UI/UX Connecting Addicts with Narcotics Recovery Meetings

By: Michael Long

Contributors: Michael Steele, Lei Sun

Since the beginning of the internet, people have created long lists of narcotics recovery meetings. These lists of recovery meetings eventually contained some search functionality and geolocation ability. Though these lists were a huge step ahead of flyers and phone calls, they could have been improved. Our goal was to design a web/mobile app to address common issues through modern usability research. We were limited in budget with a bare-bones design/development team of three people, and since I would be doing most of the programming myself, the design needed to be simple as well as effective.

We strongly believed in lean UI methodology centered around rapid prototyping without excessive documentation. In addition, the web UI must be designed to transition easily into the responsive Bootstrap framework so that the development effort would be quick.


We started by talking to addicts, addiction counselors, and specialists to find out more about the narcotics recovery process and how our app could provide maximum value. We wanted to find out why addicts have problems getting to meetings, and how we could make this process easier for them.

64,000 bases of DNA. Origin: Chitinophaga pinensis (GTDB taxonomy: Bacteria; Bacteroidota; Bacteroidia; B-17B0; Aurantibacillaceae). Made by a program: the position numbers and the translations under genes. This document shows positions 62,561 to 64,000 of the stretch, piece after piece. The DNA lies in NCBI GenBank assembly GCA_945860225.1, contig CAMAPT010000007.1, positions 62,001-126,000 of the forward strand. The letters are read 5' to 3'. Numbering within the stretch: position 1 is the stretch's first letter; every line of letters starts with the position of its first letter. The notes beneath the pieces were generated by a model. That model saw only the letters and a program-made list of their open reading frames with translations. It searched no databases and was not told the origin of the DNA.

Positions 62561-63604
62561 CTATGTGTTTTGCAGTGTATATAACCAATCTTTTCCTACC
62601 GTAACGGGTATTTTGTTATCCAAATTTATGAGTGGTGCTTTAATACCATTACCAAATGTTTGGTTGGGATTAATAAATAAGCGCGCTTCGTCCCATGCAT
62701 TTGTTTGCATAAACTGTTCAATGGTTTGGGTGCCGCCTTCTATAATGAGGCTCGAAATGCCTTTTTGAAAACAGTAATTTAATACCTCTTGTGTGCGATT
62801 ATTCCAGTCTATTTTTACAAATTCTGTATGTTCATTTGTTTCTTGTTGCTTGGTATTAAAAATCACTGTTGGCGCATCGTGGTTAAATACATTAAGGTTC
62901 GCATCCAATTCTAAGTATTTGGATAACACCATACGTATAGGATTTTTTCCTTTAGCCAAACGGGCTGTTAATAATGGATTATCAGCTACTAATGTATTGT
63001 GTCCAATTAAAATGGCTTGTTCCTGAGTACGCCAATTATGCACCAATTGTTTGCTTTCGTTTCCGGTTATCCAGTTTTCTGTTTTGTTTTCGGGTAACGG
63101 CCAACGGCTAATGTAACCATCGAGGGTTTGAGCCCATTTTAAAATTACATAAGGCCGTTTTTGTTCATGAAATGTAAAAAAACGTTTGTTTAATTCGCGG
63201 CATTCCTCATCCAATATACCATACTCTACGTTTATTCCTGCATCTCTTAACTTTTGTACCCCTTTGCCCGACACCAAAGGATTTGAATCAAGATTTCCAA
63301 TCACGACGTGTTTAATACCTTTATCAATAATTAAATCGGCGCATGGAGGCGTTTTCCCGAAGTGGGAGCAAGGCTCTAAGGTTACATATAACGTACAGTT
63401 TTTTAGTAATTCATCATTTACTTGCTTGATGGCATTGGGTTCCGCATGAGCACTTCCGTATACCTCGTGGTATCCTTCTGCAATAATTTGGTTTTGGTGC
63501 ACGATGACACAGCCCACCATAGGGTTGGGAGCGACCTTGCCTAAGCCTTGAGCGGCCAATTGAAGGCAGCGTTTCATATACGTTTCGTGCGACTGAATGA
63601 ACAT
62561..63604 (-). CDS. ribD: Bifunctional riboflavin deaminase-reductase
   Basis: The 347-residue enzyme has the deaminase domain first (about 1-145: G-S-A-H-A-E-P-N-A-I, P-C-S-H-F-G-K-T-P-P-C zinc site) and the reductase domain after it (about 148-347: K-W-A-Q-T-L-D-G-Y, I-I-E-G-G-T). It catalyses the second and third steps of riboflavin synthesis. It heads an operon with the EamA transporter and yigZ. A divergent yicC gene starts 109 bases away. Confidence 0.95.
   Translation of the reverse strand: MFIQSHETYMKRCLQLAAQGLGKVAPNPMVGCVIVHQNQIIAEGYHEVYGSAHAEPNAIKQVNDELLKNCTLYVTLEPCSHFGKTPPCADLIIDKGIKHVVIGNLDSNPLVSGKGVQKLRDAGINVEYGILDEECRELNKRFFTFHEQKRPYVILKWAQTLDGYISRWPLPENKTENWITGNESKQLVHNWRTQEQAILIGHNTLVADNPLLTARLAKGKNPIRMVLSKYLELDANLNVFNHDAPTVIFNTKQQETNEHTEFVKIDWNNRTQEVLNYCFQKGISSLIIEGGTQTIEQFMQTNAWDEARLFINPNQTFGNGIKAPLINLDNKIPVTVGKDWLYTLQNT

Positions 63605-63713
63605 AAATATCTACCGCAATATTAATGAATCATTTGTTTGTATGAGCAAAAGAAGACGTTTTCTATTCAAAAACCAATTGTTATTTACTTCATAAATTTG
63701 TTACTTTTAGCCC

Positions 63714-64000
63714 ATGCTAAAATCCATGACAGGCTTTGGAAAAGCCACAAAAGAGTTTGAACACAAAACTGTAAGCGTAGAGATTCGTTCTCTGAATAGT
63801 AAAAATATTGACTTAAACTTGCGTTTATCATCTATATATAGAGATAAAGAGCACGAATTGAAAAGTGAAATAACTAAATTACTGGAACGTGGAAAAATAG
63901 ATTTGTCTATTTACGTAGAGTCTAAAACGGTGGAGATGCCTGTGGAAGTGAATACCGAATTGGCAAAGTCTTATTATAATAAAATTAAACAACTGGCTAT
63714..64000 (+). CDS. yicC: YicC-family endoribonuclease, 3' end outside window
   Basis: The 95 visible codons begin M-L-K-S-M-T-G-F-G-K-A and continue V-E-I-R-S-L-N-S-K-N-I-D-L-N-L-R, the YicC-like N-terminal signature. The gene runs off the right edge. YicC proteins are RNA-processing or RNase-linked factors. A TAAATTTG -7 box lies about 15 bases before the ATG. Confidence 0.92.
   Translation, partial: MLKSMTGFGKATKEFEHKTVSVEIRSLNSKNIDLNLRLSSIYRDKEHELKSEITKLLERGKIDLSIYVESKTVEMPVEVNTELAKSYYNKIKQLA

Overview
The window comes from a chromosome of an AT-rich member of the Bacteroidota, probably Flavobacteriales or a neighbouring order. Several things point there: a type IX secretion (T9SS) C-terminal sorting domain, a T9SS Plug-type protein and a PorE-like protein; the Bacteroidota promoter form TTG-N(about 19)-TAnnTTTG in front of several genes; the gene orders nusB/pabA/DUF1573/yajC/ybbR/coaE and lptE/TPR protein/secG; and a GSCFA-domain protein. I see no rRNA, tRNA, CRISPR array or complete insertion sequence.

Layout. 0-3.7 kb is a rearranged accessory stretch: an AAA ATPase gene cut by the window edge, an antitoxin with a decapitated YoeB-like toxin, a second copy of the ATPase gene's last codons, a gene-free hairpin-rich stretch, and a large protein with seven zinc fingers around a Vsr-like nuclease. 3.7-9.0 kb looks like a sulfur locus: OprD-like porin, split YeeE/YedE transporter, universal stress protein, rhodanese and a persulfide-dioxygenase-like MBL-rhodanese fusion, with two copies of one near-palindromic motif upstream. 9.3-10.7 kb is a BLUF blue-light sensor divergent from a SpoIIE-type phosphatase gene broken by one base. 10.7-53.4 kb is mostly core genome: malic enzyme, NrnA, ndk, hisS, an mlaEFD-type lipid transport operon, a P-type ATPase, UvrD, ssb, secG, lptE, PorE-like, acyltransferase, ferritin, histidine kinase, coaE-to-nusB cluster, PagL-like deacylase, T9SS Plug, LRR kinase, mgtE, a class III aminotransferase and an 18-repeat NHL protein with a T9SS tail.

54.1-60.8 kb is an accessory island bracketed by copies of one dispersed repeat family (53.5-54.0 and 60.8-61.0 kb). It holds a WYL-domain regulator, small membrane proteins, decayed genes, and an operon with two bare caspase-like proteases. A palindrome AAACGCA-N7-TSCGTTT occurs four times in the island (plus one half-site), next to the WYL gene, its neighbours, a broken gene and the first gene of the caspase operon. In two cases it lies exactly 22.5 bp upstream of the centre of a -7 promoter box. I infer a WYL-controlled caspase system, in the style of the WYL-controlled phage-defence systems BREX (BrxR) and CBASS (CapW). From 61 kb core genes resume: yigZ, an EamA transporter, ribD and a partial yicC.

The first meeting is very important

The most important action toward recovery is attending the first meeting. Many people who struggle with narcotics addiction, have had a very difficult time admitting to themselves that they have a problem. In addition, taking the necessary steps to address the problem can be equally difficult. Addicts are experts at excuses and explanations for both family members and themselves. The addict runs through every excuse available (“The meeting is too far”, “I don’t really have a problem”, “I don’t know where to go”) before they look for the help that they need.

Addicts miss meetings due to technical issues

Addicts miss meetings for a large number of reasons. For example, the addict could misread or misinterpret the time, distance or location. Even if the addict knows the correct time for the meeting, he or she may not find it, if the travel time gets miscalculated. Unless the addict has experience as a taxi or delivery driver, a map is usually required to find a location. Tiny but important details are often missed. For instance, if a meeting is specifically for women and a male addict does not read carefully, he could end up at a meeting where he may not feel welcome or comfortable.

The most common usage scenario is to search for the next, closest meeting

Should we start the app showing only today’s meetings? Are tomorrow's meetings more important to the average user? In our research, we found that 32% of the addicts we talked to said they would just go to the next meeting, on that same day. But, that was not the entire story. If we showed the next chronological meeting, then it only makes sense that we should also have limited the distance. The next meeting, across town is probably not very useful if the addict can’t get to it in time.

Addicts need as much help traveling to meetings as possible

The logistics of getting the addict successfully from their current physical location, to the meeting location could pose significant roadblocks. Many addicts miss meetings because they simply do not have the money or the needed transportation to get to the meeting.

UI/UX Goals